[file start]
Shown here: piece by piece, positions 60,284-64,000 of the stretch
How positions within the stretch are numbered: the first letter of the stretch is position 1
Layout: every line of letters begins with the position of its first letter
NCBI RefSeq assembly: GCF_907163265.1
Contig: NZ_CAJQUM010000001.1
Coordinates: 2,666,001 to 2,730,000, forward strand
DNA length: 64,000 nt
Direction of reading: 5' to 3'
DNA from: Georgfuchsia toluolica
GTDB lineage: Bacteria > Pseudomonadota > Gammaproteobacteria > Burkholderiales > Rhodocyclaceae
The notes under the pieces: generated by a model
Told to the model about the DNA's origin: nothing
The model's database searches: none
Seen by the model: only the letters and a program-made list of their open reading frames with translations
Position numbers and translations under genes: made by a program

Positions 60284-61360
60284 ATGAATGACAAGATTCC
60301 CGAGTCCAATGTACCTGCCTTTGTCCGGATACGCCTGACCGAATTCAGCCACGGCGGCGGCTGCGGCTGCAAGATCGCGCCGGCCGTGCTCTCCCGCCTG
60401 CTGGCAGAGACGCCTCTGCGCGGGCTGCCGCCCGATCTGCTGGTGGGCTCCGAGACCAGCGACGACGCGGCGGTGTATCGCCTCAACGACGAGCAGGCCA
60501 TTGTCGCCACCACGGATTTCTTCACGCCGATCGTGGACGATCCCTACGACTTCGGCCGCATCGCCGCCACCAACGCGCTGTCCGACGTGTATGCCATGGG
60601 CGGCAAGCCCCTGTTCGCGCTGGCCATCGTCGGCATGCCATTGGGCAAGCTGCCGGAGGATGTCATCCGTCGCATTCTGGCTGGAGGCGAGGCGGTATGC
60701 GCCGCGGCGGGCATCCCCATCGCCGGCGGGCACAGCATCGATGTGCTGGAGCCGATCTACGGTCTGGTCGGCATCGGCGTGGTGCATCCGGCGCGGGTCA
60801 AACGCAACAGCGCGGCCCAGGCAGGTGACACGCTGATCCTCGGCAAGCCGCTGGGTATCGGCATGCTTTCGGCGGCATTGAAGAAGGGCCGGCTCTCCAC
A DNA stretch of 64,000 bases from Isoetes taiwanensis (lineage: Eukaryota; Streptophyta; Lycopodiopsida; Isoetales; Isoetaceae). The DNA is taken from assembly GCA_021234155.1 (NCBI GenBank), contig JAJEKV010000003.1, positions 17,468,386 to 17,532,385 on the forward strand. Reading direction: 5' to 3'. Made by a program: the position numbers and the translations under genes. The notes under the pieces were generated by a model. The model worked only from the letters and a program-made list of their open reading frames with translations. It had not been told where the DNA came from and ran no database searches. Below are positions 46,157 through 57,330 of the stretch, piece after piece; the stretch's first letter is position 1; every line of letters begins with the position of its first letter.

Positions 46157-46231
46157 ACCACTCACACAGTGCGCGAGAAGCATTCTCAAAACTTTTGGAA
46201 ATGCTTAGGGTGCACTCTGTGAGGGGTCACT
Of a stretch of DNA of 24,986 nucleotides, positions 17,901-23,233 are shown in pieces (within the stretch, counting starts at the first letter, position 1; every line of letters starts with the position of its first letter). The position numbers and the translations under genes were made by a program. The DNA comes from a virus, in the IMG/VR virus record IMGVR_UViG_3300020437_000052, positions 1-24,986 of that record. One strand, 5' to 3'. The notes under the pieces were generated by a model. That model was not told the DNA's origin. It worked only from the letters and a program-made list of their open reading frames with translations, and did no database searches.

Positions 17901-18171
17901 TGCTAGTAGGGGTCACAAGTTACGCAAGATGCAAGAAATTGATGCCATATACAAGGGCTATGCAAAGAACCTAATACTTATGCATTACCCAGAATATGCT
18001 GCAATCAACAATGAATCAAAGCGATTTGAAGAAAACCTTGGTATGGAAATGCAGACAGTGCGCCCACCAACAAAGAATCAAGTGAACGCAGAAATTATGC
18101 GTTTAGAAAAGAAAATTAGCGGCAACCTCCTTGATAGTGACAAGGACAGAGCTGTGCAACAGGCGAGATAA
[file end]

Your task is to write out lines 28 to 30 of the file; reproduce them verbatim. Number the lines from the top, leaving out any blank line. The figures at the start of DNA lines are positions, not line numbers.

Of a stretch of DNA of 24,986 nucleotides, positions 17,901-23,233 are shown in pieces (within the stretch, counting starts at the first letter, position 1; every line of letters starts with the position of its first letter). The position numbers and the translations under genes were made by a program. The DNA comes from a virus, in the IMG/VR virus record IMGVR_UViG_3300020437_000052, positions 1-24,986 of that record. One strand, 5' to 3'. The notes under the pieces were generated by a model. That model was not told the DNA's origin. It worked only from the letters and a program-made list of their open reading frames with translations, and did no database searches.

Positions 17901-18171
17901 TGCTAGTAGGGGTCACAAGTTACGCAAGATGCAAGAAATTGATGCCATATACAAGGGCTATGCAAAGAACCTAATACTTATGCATTACCCAGAATATGCT